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Music’s effects on the body

It can help your heart health

Music’s effects on the body . Music can make you want to move — and the benefits of dancing are well documented. Scientists also know that listening to music can alterTrusted Source your breath rate, your heart rate, and your blood pressure, depending on the music’s intensity and tempo.

It decreases fatigue

Anyone who has ever rolled down car windows and turned up the radio knows that music can be energizing. There’s solid science behind that lived experience.

In 2015, researchersTrusted Source at Shanghai University found that relaxing music helped reduce fatigue and maintain muscle endurance when people were engaged in a repetitive task.

Music therapy sessions also lessened fatigue in people receiving cancer treatments and raised the fatigue threshold for people engaged in demanding neuromuscular training, which leads us to the next big benefit.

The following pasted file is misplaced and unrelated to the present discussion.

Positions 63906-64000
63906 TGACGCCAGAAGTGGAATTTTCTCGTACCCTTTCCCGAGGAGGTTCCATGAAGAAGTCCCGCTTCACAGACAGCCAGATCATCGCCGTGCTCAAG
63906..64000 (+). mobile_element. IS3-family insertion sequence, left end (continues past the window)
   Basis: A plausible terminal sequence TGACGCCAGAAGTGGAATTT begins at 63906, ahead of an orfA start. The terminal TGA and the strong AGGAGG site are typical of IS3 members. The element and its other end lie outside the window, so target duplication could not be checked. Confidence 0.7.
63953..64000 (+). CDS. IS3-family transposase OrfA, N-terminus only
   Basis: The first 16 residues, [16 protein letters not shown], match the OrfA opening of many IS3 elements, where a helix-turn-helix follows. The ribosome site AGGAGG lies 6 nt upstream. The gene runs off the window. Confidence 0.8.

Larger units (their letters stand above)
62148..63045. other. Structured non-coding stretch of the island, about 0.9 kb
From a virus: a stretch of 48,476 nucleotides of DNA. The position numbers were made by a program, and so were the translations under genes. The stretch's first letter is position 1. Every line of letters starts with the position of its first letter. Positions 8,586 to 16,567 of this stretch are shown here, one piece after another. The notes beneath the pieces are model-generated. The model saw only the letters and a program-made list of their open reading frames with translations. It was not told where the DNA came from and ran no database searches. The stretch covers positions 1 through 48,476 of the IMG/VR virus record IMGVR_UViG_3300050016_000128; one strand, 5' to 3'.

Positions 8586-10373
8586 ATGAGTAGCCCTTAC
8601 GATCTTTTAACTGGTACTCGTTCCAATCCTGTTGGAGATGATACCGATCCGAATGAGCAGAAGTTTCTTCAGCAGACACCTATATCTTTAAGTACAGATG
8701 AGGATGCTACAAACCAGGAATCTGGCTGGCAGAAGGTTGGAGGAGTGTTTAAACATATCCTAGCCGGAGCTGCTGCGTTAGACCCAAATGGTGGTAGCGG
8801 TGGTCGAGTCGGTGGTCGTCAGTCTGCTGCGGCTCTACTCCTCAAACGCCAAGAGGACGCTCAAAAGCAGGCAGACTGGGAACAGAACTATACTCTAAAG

It boosts exercise performance

Exercise enthusiasts have long known that music enhances their physical performance.

A 2020 research review confirms that working out with music improves your mood, helps your body exercise more efficiently, and cuts down on your awareness of exertion. Working out with music also leads to longer workoutsTrusted Source.

In clinical settings, athletes who listened to high-intensity, fast music during warmups were motivatedTrusted Source to perform better competitively.

You don’t have to be a world-class competitor to benefit: ResearchTrusted Source shows that syncing your workout to music can allow you to reach peak performance using less oxygen than if you did the same workout without the beat. Music acts as a metronome in your body, researchers said.

It can help manage pain

Specially trained music therapists use music to help alleviate pain in inpatient and outpatient settings. A 2016 meta-analysisTrusted Source of over 90 studies reported that music helps people manage both acute and chronic pain better than medication alone.